BB. Richard Aldington


13. The Complete Poems of Richard Aldington. London: Wingate, 1948.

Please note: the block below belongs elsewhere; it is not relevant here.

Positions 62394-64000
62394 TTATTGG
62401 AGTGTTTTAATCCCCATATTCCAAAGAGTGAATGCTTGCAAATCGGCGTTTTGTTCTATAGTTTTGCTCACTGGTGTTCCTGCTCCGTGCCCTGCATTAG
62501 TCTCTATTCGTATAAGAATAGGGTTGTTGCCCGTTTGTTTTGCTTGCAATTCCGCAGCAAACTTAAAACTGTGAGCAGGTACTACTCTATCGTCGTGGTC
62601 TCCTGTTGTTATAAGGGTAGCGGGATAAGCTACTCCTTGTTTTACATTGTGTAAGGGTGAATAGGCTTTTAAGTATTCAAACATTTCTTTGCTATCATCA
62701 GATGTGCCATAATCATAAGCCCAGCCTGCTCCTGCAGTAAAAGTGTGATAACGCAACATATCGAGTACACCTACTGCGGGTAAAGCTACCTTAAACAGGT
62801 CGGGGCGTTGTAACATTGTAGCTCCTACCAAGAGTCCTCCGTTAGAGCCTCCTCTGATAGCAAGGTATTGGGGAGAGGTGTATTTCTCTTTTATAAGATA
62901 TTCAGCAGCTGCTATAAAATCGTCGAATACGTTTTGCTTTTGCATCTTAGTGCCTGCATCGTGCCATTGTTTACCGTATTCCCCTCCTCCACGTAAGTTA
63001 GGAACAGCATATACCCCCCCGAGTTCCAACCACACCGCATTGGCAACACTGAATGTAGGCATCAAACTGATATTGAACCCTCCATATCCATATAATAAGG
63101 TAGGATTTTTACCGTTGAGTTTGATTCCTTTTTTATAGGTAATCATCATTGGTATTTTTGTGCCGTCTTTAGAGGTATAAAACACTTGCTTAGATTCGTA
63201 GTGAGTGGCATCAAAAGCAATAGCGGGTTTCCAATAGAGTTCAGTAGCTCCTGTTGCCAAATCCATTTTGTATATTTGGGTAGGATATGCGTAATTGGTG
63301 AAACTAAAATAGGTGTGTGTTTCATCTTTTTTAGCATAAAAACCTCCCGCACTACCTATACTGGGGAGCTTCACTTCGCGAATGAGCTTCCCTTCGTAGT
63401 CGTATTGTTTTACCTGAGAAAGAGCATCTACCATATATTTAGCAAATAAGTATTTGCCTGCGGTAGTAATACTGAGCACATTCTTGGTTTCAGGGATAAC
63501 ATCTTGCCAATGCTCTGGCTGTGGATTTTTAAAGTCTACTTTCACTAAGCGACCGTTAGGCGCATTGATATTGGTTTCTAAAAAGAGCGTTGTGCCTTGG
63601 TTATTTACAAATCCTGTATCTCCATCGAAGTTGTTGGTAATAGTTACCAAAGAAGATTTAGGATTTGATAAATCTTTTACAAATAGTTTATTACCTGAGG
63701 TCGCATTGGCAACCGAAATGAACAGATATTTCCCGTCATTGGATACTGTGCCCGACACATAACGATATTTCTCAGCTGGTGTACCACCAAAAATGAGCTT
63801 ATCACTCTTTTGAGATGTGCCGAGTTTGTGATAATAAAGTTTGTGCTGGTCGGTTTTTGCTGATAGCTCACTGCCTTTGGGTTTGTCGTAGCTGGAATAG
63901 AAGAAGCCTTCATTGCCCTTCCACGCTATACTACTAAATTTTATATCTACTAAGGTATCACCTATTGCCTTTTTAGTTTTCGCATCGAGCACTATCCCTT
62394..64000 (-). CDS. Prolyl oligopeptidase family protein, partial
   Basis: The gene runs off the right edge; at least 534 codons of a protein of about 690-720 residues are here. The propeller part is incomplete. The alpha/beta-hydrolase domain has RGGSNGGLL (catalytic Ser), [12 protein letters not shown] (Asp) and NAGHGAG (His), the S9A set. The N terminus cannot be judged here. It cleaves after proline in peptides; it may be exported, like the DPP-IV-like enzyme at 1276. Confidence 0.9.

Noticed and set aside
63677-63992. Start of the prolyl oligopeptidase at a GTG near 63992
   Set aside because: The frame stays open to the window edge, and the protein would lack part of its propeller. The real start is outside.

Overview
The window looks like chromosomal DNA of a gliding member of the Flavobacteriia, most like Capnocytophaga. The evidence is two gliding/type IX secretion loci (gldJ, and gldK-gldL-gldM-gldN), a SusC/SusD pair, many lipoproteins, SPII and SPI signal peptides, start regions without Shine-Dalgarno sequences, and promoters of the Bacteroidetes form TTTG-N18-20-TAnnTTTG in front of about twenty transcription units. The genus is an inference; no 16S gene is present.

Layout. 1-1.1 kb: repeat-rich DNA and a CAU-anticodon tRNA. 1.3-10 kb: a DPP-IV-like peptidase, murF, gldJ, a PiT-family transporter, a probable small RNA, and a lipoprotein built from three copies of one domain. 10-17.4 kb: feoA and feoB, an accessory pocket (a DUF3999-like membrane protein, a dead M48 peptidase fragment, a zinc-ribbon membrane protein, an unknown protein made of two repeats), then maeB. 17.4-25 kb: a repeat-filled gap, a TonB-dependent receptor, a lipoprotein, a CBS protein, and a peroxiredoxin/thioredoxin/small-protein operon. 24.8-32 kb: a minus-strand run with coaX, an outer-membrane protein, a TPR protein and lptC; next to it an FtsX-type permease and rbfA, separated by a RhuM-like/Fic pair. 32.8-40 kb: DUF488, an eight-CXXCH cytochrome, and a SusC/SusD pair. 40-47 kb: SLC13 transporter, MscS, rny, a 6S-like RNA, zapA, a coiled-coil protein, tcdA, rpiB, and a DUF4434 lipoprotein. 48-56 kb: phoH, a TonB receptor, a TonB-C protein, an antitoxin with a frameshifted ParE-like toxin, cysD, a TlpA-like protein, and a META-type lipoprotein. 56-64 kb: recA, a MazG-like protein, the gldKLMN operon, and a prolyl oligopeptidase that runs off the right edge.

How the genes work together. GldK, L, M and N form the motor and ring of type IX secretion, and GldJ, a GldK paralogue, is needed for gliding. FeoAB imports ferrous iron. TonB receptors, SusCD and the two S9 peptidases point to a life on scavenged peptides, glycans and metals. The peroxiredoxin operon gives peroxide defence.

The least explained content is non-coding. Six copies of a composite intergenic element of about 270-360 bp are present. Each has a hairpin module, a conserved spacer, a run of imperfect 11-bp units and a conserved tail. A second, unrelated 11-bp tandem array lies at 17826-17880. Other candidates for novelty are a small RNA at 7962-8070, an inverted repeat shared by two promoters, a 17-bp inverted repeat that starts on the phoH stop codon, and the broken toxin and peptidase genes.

In an introduction Aldington takes issue with ‘the intellectualist poetry of our time’ and cites in contrast ‘many Japanese poems’ that ‘are almost unalloyed sense impressions’. These illustrate the ‘quality of feeling’ Aldington believes a poem should strive for. His protestation that he can ‘claim no share whatever in the so-called “revolution of 1912”’ and that ‘it was a mere accident’ that his work of the period ‘chanced to meet with the approval of the verse revolutionaries’ belies the fact that for a time Aldington cultivated the role of spokesman for the Imagist movement, and borrowed extensively from Flint (Ap), Pound, and others of the ‘revolutionaries’. Of poems pertinent to this study the collection reprints the same works that had appeared in Collected Poems (11).





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